Groundswell technology comes to consumers first. At home, we get social, mobile, video and cloud services pitched to us 24x7. Empowering technologies will always come to consumers first because it's a wide-open market. A single developer can build an application that changes the world from a broadband-connected bedroom.
All this technology puts tremendous power directly into the hands of customers and they often have more information than your sales or services team does. You'd better make sure you give customers better information than they can get elsewhere.
The only way to do that is to empower employees to directly engage the needs and expectations of customers. Fortunately, they are not standing still. Your innovative employees are already building new solutions using these same technologies to solve customer problems. In fact, 37% of US information workers use do-it-yourself technology to get work done. It's covert innovation – your employees solving your business problems at the ground level.
The challenge is to support this innovation while keeping the company safe. That takes a whole new way of thinking and acting. It takes an empowered IT organization working under a new set of principles.
Empowerment is chapter 3 in the Internet story. Chapter 1 was the Web. Chapter 2 was Social Computing. It has that feel of inevitability. Companies like Best Buy that empower employees to solve customer problems will win. Companies that don't will lose.
In corporate America people say: "That's not my job!" employees specialize and have a deep knowledge in a couple areas. But for those who want to don't want to specialize the role of being a generalist can be a rewarding experience. These individuals are early employees at a start because they are capable of learning skills quickly, knowing how to complement their teammates skill sets, and stay focused and motivated in order to build out a prototype and a business. We'll cover how to build a career as a generalist, recruit them, and keep them motivated.
In the wake of one of the worst economic disasters in our lifetimes, recruiters/headhunters can hold the golden ticket to finding a dream job. Mega corporations are moving to vendor managed processes that silence the average job seeker and all but force them into the waiting arms of a headhunter. Job seekers new to town and new to a job market rely heavily on the knowledge of recruiters to shine a light on who's hiring. What's not mentioned are the massive turnover numbers inside the "search industry". 70% quit within the first year and then those that stay wonder why job seekers despise working with them.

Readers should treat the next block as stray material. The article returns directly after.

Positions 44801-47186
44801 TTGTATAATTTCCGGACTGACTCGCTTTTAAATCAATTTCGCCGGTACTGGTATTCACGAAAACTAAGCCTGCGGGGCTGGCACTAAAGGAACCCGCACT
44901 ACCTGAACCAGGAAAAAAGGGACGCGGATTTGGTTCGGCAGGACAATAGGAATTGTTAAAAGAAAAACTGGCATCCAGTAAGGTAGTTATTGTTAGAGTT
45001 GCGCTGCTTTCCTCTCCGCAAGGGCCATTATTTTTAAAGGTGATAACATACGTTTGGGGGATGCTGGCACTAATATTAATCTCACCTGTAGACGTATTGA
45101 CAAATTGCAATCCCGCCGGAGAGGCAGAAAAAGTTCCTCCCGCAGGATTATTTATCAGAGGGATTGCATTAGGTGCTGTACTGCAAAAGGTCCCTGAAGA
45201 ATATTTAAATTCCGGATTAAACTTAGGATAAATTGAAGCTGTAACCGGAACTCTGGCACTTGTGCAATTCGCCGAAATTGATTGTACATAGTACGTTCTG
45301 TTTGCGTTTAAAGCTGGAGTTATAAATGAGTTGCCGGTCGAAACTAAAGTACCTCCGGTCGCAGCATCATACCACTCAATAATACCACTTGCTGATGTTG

This panel will feature both sides of the coin. (1) Recruiters (technical) that have proven successful in their respective industries but had to battle to achieve independence among the masses of greasy sales folk. (2) Job seekers (software developers) that have gone through horrible processes and are not only unafraid to share the horrors but can speak intelligently about what the loved and hated.
A no holds barred session of what works and what doesn't and more importantly why and why not. In the spirit of SXSW, ample time will be given to dauntless dialogue from those in attendance. The veil of secrecy will be dropped.
by Thomas Myer
If you're a freelancer, you know that your existence comes down to chasing after lots of client engagements, projects, gigs, whatever you want to call them. If you stop working for any reason (illness, travel, you just want or need a break) then the income stops.
Adding products to the mix can be a really great way to add small (but potentially large!) streams of income that you can count on month after month. I'll talk about using your talents and strengths to create products (ebooks, themes/templates, photography/artwork, plugins/apps, membership sites) that will appeal to an audience and generate sales.
Remember, even if you only create a $100/week product, it only takes 5 or 6 of those to really start making a big difference in the way you work and live. This isn't about creating a "four hour workweek" or some other hyped BS, this is about creating repeatable, realistic income streams.
As the SXSW Interactive Festival continues to grow, it often becomes harder to discover /network with the specific type of people you want to network with. Hence a full slate of daytime Meet Ups are scheduled for the 2011 event. These Meet Ups are definitely not a panel session -- nor do they offer any kind of formal presentation or AV setup. On the contrary, these sessions are a room where many different conversations and (and will) go on at once. Cash bar onsite.
11th–15th March 2011